Tip #2: Research! Research! Research!
Hopefully, your students will have already done a certain degree of research in order to have chosen their character for the solo performance examination in Drama. But it is once the character choice is settled, that the real research begins!
Unfortunately, some students always think research is the boring part of the process and if they quickly skip over this stage or do the bare minimum (that was me at high school!), they’ll be right. Surely the practical rehearsals developing character/s and plot are the fun bits, yeah?
As teacher, try to find a way to genuinely convince the less motivated researchers in your classroom that this, too, can be enjoyable. I’m the first to admit I have never been a natural reader. Even as an adult, I struggle to read novels with interest. I don’t have the patience. But, give me a book on the theatre, and I’ll read it cover to cover in record time. Why? Because a book on my favourite subject area interests me intensely.
And so it’s all about ownership. If your students have chosen the character they wanted, not the one you wanted them to perform, then even the strugglers in the room should find the necessary passion to do some serious research on their character. They need to sink their teeth into it and be naturally motivated to discover all about their character possible, via careful research.
Last year a senior member of administration at my school just happened to also be the English teacher of one of my Year 12 Drama girls. Three times throughout the year her English teacher told me of the same conversation she had with this student, over and over again, about if she would just put as much time into her English work outside of class as she does for her Drama…. (you get the picture). The solo performance task involves lots of research, not just at the start, but along the way, too. It’s not a labour or a burden …. its a lot of fun!
There are a couple of instant research resources available to teachers each year. Drama Victoria publishes an annual Solo Performance Resource Kit; a folder of photocopied resources from the web and printed books on each of the prescribed character structures. I also create a solo performance resource page each year on my sister site Justin’s Theatre Links with dozens of web links on aspects of all the exam characters. But, be aware, if students are serious, they should treat both these resources as a good start, only. It’s like using Wikipedia for your research essay. It’s a good beginning, but by no means should it be the only resource used in developing the task.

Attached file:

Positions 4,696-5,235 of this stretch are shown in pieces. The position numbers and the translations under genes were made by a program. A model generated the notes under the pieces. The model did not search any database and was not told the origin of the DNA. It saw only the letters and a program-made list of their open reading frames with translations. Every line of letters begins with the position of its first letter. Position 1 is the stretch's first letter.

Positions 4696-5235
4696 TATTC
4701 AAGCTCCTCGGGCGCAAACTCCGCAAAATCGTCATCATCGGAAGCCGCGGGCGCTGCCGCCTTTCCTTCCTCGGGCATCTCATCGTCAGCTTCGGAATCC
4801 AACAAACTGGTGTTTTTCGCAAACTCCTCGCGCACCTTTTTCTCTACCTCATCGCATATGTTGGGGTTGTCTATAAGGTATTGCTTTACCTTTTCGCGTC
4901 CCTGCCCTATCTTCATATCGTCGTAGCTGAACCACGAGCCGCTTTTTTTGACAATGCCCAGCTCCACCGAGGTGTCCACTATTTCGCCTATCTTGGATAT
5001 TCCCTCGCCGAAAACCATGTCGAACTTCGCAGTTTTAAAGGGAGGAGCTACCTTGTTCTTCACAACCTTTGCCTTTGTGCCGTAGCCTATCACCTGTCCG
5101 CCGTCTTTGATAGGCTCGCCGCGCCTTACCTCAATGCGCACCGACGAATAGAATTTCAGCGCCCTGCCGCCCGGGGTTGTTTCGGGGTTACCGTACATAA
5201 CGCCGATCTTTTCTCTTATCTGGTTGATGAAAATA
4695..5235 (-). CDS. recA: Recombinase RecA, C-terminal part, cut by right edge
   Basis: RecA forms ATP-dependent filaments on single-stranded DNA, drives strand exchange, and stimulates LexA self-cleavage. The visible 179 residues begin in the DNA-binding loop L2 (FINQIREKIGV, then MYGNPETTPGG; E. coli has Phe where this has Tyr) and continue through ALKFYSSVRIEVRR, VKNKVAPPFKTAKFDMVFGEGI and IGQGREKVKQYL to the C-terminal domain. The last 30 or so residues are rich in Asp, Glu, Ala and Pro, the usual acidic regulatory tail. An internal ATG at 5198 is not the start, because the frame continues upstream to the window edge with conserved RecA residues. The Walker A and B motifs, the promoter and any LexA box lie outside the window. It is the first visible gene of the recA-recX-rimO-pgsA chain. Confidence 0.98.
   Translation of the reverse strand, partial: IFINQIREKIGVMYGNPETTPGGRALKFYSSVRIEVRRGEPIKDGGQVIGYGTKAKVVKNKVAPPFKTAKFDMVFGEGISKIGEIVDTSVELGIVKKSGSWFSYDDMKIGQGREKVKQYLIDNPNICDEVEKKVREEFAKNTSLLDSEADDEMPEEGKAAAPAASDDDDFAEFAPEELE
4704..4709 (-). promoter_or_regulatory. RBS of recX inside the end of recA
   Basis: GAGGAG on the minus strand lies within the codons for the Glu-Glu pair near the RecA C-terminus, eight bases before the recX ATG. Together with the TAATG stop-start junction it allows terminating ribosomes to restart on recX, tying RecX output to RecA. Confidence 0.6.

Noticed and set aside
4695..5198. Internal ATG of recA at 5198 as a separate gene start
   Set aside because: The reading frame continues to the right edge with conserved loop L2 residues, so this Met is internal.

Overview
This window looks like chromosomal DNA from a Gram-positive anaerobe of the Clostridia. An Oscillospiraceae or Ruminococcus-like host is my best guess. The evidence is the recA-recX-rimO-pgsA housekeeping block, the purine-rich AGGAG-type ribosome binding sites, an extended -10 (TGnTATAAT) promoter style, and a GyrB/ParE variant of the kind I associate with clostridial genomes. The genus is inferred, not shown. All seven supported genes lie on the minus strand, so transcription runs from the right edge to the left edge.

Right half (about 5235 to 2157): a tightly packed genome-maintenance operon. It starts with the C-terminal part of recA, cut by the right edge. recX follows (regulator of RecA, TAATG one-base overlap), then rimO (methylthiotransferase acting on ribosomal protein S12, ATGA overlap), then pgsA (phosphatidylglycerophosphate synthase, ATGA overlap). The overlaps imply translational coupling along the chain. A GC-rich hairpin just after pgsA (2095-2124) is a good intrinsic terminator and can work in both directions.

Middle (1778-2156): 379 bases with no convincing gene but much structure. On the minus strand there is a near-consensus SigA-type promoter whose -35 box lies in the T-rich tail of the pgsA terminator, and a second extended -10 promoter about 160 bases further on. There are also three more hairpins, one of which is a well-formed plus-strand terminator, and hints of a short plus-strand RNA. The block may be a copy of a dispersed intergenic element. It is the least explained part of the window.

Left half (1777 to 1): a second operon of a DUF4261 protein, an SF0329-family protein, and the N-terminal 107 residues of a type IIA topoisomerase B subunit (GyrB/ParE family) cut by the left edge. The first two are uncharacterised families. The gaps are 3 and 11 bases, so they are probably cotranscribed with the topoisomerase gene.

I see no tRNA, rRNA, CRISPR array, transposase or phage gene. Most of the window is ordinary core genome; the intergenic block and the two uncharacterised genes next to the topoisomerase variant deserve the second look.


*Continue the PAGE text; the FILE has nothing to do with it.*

Sometimes students are ‘put off’ aspects of the solo performance exam because parts of the prescribed structure are open to interpretation, perhaps at first glance slightly amiguous or not black and white enough. This has to be turned into a positive, because, really, it is! This is the very aspect of the solo task that, while at times frustrating, makes it such a challenge for students and teachers, alike. If the task weren’t challenging, I’d be falling asleep in Drama class right now and so would my students.
But one thing remains true with this task. I’m going to prove maths has a place in the world of Drama:
A poorly researched solo = a shallow solo = an average grade
There is a direct through line between research and the plot and script of the solo performance. I always say to my students that Nicole Kidman was never going to win an Academy Award for acting in the film Bewitched a couple of years ago, simply by nature of the plot and script she had to work with. The same goes for the solo. If a student doesn’t research it thoroughly, then the plot and script will be mediocre, indeed.
Tip #3: The Script